Genealogy, Rant

That’s Not Very Helpful

I can’t find Ramonsita Ortega’s family.  No birth records, no arrival records.  Was she hatched from an egg?  I’m not sure why her maternal haplogroup is V; was her mother a recent immigrant or did her family leave Europe long before?  Either way, why did they leave?  How did the family blend so seamlessly with Mexicans in their new homeland?  There are so many questions unanswered.

This is not acceptable.  My Ancestral Origins matches claim their furthest maternal ancestors were from Germany and the Netherlands.  So I’m thinking, I don’t have any mitochondrial DNA matches.  I only have results for HVR1 which means this is the broadest level of mitochondrial testing.  So let’s  simplify this and say I have 3 things I’m testing that will stand in for HVR1, HVR2, and the coding region.  Say, hair color, eye color, and skin color (mitochondrial DNA in no way codes for these things, it’s just a really simple analogy).  The first test, hair color, will be like the HVR1 test.  I’m looking for brunettes in the first test.  So people with other hair colors will be excluded.  The second test will be added to the first, like HVR1 and HVR2.  I’m now looking for brunettes with green eyes.  See how that narrows down the field?  This is why I’m disappointed I don’t have any HVR1 matches.  Keep this example in mind.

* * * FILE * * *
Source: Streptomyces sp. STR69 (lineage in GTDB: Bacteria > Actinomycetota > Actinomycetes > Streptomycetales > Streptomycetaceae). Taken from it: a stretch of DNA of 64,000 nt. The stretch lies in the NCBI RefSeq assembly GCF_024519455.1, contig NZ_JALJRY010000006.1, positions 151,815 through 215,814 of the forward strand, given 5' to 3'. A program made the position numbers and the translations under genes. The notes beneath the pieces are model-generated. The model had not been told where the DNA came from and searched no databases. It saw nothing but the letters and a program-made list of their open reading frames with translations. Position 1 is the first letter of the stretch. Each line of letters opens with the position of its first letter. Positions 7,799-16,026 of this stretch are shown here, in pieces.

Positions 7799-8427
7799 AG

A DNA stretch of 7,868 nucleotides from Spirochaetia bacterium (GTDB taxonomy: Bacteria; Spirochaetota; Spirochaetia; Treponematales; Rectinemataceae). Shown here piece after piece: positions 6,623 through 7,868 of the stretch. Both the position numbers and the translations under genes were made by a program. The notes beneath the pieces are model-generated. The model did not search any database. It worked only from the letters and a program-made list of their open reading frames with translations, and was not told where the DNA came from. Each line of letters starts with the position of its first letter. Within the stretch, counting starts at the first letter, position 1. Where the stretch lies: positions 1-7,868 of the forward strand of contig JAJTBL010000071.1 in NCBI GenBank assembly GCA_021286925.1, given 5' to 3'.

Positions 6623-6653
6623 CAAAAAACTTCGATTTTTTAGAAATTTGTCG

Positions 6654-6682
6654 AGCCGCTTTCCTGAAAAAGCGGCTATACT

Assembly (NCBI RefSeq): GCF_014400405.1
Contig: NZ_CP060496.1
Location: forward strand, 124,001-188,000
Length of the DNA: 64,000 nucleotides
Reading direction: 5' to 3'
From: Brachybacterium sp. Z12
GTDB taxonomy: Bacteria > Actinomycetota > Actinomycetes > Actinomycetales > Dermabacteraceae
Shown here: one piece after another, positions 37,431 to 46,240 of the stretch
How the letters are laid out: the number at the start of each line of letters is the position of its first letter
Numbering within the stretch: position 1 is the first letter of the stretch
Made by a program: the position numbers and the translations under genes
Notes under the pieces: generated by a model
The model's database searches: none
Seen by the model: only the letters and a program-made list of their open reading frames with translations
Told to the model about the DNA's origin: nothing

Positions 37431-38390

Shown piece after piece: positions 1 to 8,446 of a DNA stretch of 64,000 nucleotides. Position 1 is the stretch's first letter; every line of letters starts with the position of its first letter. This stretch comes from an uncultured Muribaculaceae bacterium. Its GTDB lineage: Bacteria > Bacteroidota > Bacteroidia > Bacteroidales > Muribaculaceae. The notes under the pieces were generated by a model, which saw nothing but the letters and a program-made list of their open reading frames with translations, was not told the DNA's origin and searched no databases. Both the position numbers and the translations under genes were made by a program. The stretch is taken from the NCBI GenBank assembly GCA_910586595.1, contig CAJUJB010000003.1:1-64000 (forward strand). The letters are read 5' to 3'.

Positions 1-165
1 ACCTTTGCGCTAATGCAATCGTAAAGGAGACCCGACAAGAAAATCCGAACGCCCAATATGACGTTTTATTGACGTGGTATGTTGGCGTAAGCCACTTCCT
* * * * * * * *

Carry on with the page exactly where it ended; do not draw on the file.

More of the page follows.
But wait, how do I have ancestral origin matches when I don’t even have any HVR1 matches?  I’m not sure if Family Tree DNA took into account all 3 of my mutations in HVR1 or if they looked at the two common ones and threw out the unique 3rd.  If they threw out the third, how likely is it that my ancestor’s origin would be very similar to the two matches given to me?  Or did my 2 ancestral matches just opt out of having their personal and contact information from being shared so they don’t show up in my match results?  I decided to ask FTDNA:

Hello,